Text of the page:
Professional service firms need to set appropriate fees for their services and collect those fees to stay profitable. Regular billing and follow-up will open communication about a client’s concerns that could otherwise lead to a fee dispute. Implementing billing controls can minimize the risks that come with trying to collect on an unpaid invoice.
Enforcing Rights by Suspending Services
If the client fails to make timely payments for services, firms should have the right to suspend performance or to pursue the legal remedy of termination of the contract. Termination is a drastic step that has important legal consequences and potential liability associated with it, and should be pursued only after careful consideration and discussion with legal counsel. Suspending performance for nonpayment is a less drastic measure. As distinct from termination, the suspension of services merely stops the performance of services while the nonpayment or other default that forms the basis of the suspension continues. As with termination, suspension should be preceded by at least the contractually mandated advance written notice to allow the client an opportunity to cure the default. Professional services contracts should clearly deal with the parties’ rights to suspend or terminate the contract.
Recovering an Unpaid Fee
Filing suit to collect an unpaid fee may seem logical. But doing so invites a countersuit for negligence. Even if the counterclaim is merely retaliatory, it still takes time and money to defend. Worse yet, it may be a legitimate claim that would not have been pursued but for the fee action. Firms seeking an unpaid fee must do a cost-benefit analysis–are the risks involved justified against the potential benefits? Considerations include whether the client can pay, the costs in fees and lost time during the effort, the likelihood of success and for what percentage of the amount.
Giving the Client the Right to Withhold a Fee
Clients often demand the right to determine whether payment is justified and to protect themselves by having the option of withholding payment. But firms must realize that while professional liability insurance is triggered by a demand for money or services alleging negligence, the client’s withholding of a fee based on a contractual provision is not a claim. For a professional liability policy to respond, a claim must be filed and a settlement, award or judgment rendered.
Agreeing to Pay a Client’s Legal Fees
Firms that have successfully sued a client to recover an unpaid fee often feel that the legal expense of doing so also should be reimbursed. Clients have the same feeling. And this shared attitude often results in a “prevailing party” contractual agreement. Such provisions can create significant risk.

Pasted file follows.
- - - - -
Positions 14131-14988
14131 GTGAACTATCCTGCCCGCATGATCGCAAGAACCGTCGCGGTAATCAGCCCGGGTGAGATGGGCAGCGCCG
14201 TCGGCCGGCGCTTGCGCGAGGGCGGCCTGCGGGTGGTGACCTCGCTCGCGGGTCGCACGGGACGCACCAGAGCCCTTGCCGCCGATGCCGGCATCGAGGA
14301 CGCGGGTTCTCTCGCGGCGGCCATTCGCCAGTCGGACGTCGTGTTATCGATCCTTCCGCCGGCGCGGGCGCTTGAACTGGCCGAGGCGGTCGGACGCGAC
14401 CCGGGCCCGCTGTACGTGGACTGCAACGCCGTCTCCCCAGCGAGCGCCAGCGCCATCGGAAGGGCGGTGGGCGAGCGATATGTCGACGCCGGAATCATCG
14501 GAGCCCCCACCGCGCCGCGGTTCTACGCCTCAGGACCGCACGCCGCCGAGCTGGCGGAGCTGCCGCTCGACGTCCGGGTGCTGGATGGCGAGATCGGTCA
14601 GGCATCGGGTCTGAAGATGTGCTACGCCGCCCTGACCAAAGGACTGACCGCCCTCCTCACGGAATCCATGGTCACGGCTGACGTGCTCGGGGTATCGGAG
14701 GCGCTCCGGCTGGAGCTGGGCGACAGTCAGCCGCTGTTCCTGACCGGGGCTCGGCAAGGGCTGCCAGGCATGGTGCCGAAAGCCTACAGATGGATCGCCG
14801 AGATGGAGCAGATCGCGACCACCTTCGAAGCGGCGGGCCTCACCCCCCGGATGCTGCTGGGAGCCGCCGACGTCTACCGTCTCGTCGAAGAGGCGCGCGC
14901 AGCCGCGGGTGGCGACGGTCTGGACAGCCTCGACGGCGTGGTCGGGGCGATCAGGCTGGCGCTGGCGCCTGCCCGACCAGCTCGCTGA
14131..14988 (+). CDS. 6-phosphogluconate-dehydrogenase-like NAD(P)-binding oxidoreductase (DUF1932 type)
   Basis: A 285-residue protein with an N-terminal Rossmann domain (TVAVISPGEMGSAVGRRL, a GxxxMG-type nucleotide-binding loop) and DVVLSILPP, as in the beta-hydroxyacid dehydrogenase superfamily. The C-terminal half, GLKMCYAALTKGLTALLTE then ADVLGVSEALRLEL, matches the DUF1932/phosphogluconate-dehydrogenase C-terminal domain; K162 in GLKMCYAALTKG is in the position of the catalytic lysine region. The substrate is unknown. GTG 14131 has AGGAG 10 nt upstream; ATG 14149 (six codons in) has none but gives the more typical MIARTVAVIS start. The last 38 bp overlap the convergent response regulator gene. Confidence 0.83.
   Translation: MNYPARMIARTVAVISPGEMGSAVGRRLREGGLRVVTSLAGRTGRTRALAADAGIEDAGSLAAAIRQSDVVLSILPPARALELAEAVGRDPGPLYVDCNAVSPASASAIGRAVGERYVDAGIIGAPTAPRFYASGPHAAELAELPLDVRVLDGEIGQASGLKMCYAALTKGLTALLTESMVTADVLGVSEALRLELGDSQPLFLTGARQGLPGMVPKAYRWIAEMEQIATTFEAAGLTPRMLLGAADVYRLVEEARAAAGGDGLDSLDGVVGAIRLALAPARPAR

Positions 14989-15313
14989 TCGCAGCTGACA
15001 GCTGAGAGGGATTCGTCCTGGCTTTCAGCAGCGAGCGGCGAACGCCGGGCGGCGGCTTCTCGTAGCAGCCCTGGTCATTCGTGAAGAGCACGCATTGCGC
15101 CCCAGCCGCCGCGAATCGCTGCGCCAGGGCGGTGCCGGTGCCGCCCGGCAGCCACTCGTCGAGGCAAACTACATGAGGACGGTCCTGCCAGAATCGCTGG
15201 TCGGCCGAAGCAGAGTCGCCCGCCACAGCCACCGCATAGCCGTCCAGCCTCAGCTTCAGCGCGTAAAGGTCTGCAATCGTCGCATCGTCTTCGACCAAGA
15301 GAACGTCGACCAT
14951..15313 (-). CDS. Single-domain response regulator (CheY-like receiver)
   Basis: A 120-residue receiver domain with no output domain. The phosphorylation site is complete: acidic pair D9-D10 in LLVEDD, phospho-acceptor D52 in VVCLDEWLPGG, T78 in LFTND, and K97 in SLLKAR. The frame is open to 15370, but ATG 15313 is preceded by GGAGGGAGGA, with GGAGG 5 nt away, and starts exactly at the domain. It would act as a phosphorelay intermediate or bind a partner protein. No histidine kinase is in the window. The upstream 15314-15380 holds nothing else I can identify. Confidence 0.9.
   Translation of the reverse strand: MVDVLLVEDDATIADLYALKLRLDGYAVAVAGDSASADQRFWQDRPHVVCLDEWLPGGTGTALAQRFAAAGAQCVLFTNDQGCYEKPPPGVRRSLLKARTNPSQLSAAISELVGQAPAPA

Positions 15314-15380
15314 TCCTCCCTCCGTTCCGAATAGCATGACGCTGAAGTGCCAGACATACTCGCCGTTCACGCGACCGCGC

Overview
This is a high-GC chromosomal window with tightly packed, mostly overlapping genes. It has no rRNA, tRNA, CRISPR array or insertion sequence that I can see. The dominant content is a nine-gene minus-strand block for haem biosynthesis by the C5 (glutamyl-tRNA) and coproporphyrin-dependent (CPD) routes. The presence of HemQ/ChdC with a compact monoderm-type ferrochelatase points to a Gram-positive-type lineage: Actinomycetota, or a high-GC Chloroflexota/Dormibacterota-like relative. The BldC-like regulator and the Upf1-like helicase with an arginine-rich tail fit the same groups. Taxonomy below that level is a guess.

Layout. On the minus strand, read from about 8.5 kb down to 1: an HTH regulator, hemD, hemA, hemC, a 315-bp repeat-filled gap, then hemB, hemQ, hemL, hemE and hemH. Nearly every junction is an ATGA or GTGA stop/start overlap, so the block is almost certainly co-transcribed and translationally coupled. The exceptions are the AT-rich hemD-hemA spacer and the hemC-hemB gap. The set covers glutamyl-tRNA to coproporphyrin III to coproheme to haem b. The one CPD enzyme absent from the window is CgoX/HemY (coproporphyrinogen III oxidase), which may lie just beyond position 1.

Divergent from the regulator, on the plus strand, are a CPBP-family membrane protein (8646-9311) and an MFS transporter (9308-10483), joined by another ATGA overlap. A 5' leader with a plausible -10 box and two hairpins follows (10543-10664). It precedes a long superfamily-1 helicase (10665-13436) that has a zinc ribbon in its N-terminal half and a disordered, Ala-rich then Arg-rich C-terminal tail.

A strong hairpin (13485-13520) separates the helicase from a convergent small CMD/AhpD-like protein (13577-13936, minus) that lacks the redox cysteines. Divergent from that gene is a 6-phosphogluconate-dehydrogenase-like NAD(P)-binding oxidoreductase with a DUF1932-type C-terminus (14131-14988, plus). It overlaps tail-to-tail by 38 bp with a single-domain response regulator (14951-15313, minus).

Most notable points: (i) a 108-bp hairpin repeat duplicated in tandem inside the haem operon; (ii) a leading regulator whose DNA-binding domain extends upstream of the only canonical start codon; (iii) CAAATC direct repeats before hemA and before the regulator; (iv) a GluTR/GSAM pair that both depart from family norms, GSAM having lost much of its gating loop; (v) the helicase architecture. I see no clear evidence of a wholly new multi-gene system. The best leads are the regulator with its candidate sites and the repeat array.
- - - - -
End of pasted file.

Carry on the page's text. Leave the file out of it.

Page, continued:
Any agreement on the recovery of legal fees by the prevailing party is a contractual condition a firm is free to assume. Professional liability insurance, however, does not cover the risk of the firm paying prevailing party costs related to a successful claim of negligence. The firm’s agreement to pay prevailing party legal fees is a contractual obligation chosen by the firm and is therefore its sole responsibility. There is no common law entitlement to recover attorneys’ fees and few statutes award such fees. Therefore, there is no coverage for awards that are based on some contractual fee-shifting provision.
In addition, prevailing party provisions often result in the coercion of the weaker party—often the design firm—by the financially stronger client. While it is not a certainty that a client will use a prevailing party provision to coerce a settlement, such a provision increases the likelihood of prolonged litigation, the exposure of the design firm’s assets, and the cost of any covered claim.
Business lines of credit, cash reserve funds, and carefully scrutinizing expenses can assist a firm in surviving in difficult times but the most important risk management tool is preserving cash flow through appropriate contract terms and collection procedures.
For more information, read the AIA Trust white paper about “Getting Paid Without Getting Sued.”
The Victor and CNA program provides Professional Liability, Cyber Liability and Business Owners’ insurance coverage to AIA members and their firms through the AIA Trust.